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Duck Pass Trailhead to Arrowhead Lake
Rock Creek to Long Lake
Rock Creek to Ruby Lake
North Lake to Grass Lake
Lake Sabrina to Blue Lake
South Lake to Long Lake
North Fork Big Pine Creek to Cienega Mirth
Boole Tree Loop Trail
Blackrock Trailhead to Casa Vieja Meadows
Big Meadow to Manter Meadow
Courtright Reservoir to Cliff Lake
Rowell Trailhead to Rowell Meadow
South Fork Kern River
ascending Best months Big Meadow Bishop Creek Blackrock Junction Boole Tree Casa Vieja Meadows Cliff Lake Continue straight Courtright Reservoir crest day hike Dinkey Lakes Dome Land Wilderness drive Elevation gain feet Finding the trailhead Follow this paved Fork Kern River Golden Trout Wilderness granite Grove Highway 395 hikers Hooker Meadow Horseshoe Meadow Inyo National Forest John Muir Wilderness Jordan Peak Kaiser Wilderness Kennedy Meadows Kern Plateau Kern River Kernville Key points Kings Canyon LAKE Highlights Lake Sabrina Lake Trail lodgepole pine Long Lake Lookout Peak Mammoth Manter Meadow Mountain National Forest map North Fork North Lake Pass Trailhead paved road reach ridge right north Rock Creek Round trip Sequoia National Forest Sequoia-Kings Canyon Wilderness Sierra National Forest Sierra Nevada slopes South Fork Kern South Lake South Sierra Wilderness Southern Sierra switchbacks Total distance trail leading trailhead parking area turn right east Type of hike U.S. Highway vistas Wilderness topographic map
Page 8 - F, but hypothermia can develop in warmer temperatures. If your party is exposed to wind, cold, and wet, think hypothermia. Watch yourself and others for these symptoms: uncontrollable fits of shivering; vague, slow, slurred speech; memory lapses; incoherence; immobile, fumbling hands; frequent stumbling or a lurching gait; drowsiness (to sleep is to die); apparent exhaustion; and inability to get up after a rest. When a member of your party has hypothermia, he or she may deny any problem.
Page 4 - This means you should pack out everything, including orange peels, flip tops, cigarette butts, and gum wrappers. Also, pick up any trash that others leave behind. Follow the main trail. Avoid cutting switchbacks and walking on vegetation beside the trail. Don't pick up "souvenirs," such as rocks, antlers, or wildflowers.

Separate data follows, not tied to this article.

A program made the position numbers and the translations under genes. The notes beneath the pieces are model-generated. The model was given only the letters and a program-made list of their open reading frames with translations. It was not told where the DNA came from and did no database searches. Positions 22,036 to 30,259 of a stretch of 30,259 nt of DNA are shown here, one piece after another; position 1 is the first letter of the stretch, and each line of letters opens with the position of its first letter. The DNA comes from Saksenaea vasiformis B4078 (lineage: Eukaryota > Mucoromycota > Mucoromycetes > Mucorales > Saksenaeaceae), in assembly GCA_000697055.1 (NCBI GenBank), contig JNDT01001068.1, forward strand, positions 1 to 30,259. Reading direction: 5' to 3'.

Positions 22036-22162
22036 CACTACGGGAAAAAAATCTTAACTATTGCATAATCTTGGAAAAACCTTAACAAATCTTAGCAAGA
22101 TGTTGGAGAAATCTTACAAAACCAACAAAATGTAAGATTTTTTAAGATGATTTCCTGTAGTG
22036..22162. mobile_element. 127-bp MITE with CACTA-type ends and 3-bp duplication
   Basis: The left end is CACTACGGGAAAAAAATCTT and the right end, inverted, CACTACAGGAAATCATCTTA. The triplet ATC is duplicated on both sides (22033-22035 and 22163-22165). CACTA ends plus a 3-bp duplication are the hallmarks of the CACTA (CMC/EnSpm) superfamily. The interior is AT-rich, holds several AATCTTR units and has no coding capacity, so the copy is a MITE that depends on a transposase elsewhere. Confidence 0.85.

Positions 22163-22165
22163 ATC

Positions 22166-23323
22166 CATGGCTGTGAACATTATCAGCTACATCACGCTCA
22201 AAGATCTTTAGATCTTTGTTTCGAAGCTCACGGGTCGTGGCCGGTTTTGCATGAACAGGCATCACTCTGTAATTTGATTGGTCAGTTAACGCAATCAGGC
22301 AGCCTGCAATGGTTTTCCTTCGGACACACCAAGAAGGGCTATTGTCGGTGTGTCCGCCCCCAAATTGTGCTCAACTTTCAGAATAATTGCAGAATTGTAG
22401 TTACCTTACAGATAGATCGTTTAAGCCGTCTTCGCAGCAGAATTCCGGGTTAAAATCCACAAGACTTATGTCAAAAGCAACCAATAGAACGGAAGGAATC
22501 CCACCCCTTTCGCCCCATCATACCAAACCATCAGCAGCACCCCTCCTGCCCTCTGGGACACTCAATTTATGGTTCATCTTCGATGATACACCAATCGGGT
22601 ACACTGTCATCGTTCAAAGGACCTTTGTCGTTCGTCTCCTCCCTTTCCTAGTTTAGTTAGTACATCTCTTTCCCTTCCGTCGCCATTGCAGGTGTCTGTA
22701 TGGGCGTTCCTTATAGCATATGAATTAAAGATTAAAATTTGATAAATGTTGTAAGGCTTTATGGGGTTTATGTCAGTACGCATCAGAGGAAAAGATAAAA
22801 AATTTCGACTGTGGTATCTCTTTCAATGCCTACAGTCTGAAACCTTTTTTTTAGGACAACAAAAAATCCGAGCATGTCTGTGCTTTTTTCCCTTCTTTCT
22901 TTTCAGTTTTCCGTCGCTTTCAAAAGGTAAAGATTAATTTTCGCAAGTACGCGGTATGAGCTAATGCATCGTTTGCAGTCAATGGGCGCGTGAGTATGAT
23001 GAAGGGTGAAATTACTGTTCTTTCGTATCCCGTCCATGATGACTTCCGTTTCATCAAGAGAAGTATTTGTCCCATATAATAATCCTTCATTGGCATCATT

Page 6 - Confidently plan your next move. It's often smart to retrace your steps until you find familiar ground, even if you think it might lengthen your trip. Lots of people get temporarily lost in the wilderness and survive — usually by calmly and rationally dealing with the situation. • Stay clear of all wild animals. • Take a first-aid kit that includes, at a minimum...
Page 9 - To defend against hypothermia, stay dry. When clothes get wet, they lose about 90 percent of their insulating value. Wool loses relatively less heat; cotton, down, and some synthetics lose more. Choose rain clothes that cover the head, neck, body, and legs and provide good protection against winddriven rain. Most hypothermia cases develop in air temperatures between 30 and 50 degrees Fahrenheit, but hypothermia can develop in warmer temperatures.
Page 3 - If we all left just one little mark on the landscape, the wilderness would soon be despoiled. A wilderness can accommodate human use as long as everybody behaves. But a few thoughtless or uninformed visitors can ruin it for everybody who follows. All wilderness users have a responsibility to know and follow the rules of zero-impact camping.
Page 5 - Don't exhaust yourself or other members of your party by traveling too far or too fast. Let the slowest person set the pace.
Page 9 - ... brain, depriving you of judgment and reasoning power. You will not be aware that this is happening: You will lose control of your hands. This is hypothermia. Your internal temperature is sliding downward. Without treatment, this slide leads to stupor, collapse and death. Defense Against Hypothermia Stay dry. When clothes get wet, they lose about 90 percent of their insulating value. Wool loses less heat than cotton, down, and some other synthetics.
Page 6 - Don't wait until you're confused to look at your maps. Follow them as you go along, from the moment you start moving up the trail, so you have a continual fix on your location.
Page 3 - Nowadays most wilderness users want to walk softly, but some aren't aware that they have poor manners. Often their actions are dictated by the outdated habits of a past generation of campers who cut green boughs for evening shelters, built campfires with fire rings, and dug trenches around tents. In the 1950s, these "camping rules